Social media expert Stewart Dawes takes us through the possibilities and pitfalls of social media
Social media is one of the most powerful forms of communication in modern-day society. In its early days, it was a tool to connect with family and distant friends. However, it has fast become a hugely influential device, arming the regular person with a public voice that can reach millions in a matter of seconds.
Rather than subjecting themselves to long, costly and arduous phone conversations with major multinational companies, consumers are contacting corporates through Facebook and Twitter and receiving responses within minutes. The benefits of this are mutual – the customer’s problem is resolved quickly, and the company scores public points for its quick competency.
But, while companies such as Virgin and Vodafone can use social media to their marketing advantage, could it be too risky for brokers?
The director of Australia’s Atomic Social Media, Stewart Dawes, weighs up the pros and cons.
“Social media can create a huge PR factor for a broker, but only if it is done well and the company commits to it at an advanced level,” he says. “But the company has to be willing to step ahead of its competitors.”
As the Australian public increasingly use social media to gauge opinion on companies and issues, Dawes believes companies that devise a comprehensive social media strategy can easily score brownie points with customers.
“There is potential for clients to look in touch with the trends and social media-savvy customers,” he explains. “If a broker fixes a customer’s problem and is seen to be doing so in social media, that can be hugely positive.
“You can ask customers what they want from your business and how you can improve customer service. This way the company is perceived as having a culture of customer engagement and perhaps that perceived culture is more important than the actual service provided,” he says.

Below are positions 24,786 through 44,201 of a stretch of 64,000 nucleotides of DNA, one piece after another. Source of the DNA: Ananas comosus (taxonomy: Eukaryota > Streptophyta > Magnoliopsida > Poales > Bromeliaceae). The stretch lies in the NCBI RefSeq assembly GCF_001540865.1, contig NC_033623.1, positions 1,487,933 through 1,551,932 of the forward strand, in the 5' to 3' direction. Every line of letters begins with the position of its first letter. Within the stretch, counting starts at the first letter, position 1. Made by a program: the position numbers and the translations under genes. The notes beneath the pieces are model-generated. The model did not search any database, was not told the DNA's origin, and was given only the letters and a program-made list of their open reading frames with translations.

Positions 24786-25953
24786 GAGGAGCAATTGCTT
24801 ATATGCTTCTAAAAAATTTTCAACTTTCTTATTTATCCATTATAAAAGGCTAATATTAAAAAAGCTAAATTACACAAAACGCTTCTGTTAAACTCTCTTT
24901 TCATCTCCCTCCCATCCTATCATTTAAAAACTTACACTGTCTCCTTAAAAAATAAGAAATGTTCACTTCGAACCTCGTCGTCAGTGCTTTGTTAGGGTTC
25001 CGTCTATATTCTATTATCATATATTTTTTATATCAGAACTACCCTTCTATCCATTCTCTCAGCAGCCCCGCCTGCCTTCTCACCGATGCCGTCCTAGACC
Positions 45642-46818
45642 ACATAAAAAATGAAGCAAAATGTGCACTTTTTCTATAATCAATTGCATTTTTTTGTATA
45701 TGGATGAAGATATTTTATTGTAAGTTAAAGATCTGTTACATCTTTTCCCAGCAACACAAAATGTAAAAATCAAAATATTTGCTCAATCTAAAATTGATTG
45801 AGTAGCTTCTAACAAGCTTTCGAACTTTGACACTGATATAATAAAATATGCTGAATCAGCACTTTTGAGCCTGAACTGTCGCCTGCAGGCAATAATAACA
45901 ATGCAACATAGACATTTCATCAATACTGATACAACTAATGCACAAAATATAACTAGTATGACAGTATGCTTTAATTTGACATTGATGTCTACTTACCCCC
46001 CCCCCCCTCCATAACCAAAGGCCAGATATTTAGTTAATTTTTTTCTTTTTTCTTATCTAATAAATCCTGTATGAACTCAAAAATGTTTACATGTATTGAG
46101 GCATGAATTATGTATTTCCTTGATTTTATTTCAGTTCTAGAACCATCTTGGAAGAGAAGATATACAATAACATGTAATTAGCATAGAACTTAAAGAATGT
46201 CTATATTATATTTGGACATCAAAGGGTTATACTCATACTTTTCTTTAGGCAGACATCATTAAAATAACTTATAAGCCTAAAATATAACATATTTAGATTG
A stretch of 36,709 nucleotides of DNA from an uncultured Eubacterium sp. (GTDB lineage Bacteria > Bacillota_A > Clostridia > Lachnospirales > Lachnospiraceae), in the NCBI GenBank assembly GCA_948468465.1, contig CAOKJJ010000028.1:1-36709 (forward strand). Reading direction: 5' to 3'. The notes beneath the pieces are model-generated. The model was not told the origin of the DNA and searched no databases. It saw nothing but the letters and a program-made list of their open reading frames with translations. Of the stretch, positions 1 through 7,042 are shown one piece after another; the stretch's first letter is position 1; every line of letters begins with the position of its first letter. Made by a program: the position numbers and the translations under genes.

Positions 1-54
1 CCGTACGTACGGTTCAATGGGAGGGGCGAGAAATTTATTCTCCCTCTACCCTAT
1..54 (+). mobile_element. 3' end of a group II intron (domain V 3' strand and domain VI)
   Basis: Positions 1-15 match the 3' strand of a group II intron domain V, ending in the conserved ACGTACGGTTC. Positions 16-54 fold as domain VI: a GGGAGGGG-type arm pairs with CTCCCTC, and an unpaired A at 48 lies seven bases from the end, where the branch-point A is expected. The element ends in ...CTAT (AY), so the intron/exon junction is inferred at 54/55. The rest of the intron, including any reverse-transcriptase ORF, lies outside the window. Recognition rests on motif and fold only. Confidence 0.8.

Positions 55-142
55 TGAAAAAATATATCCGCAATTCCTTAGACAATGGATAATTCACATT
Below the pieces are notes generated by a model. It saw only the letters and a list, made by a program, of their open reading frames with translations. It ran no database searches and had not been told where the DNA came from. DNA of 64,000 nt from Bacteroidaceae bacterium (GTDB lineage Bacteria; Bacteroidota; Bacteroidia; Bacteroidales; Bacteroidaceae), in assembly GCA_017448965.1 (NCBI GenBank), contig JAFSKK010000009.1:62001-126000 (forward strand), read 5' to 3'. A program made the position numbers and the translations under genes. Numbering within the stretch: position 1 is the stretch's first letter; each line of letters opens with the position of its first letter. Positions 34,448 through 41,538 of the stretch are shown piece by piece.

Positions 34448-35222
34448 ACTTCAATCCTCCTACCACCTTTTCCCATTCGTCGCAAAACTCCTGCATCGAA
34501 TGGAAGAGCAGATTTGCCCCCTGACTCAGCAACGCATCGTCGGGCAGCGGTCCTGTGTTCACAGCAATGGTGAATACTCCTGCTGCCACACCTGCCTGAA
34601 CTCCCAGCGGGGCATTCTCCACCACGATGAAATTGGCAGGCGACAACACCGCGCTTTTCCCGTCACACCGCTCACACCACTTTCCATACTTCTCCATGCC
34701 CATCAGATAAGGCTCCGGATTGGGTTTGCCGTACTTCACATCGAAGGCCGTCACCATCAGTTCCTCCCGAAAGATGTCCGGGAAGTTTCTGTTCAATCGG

Dawes points out that brokers can also save on
“It is much cheaper to interact with customers via Twitter or Facebook than via a phone call or face-to-face,” he explains. “It can save you money on staff costs over time.”
But he warns against brokers using social media to market products and services.
“If you have sales-driven pursuit and use social media to broadcast your message or flog your products and services, people will turn off,” he says. “By doing that you are not being very social. People do not use social media to be spammed.”
However, social media, for all its benefits, can potentially cause reputational damage. In the run-up to Sydney’s mayoral elections, candidate Clover Moore took to Twitter to ramp up her campaign, using (hashtag) #teamclover. However, a number of social commentators hijacked the hashtag and used it to verbally abuse Moore.
“Every third or fourth tweet was negative,” Dawes says, “but she had enough support to not let the negative social media affect her campaign. I’m not sure small brokers will. They might find there is a definite risk in engaging in social media. It can open them up to community backlash that they did not think was possible.”
While social media can be extremely beneficial, Dawes says, “there is also the potential to look like a laughing stock if the strategy is ill-thought-out”.
Stewart Dawes is the director of Atomic Digital Marketing, a boutique SEO and social media agency he started after a 15-year career in magazine publishing. Apart from managing and developing clients’ online presence across everything from Google rankings to Facebook, Twitter, Instagram and Pinterest, he delivers social media training to government organisations, businesses and universities. His main passion is continuing to live up to the adage that small businesses can be giant killers online.